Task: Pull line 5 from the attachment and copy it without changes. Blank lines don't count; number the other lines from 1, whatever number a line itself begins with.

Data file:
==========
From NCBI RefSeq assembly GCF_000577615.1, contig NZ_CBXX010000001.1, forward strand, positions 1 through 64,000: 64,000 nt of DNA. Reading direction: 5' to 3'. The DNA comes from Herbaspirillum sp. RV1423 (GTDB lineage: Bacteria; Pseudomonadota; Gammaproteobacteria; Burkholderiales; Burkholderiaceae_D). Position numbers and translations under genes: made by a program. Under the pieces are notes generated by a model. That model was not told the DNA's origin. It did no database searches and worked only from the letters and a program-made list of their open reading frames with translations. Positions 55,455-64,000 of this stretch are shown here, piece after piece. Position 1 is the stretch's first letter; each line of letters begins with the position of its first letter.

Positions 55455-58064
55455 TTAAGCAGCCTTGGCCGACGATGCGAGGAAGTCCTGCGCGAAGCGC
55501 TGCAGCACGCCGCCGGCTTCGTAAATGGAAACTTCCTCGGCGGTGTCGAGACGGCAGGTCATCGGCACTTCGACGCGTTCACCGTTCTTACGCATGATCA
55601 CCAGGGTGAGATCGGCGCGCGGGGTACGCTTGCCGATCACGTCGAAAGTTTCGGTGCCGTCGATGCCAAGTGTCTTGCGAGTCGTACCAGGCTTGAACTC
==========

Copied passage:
55601 CCAGGGTGAGATCGGCGCGCGGGGTACGCTTGCCGATCACGTCGAAAGTTTCGGTGCCGTCGATGCCAAGTGTCTTGCGAGTCGTACCAGGCTTGAACTC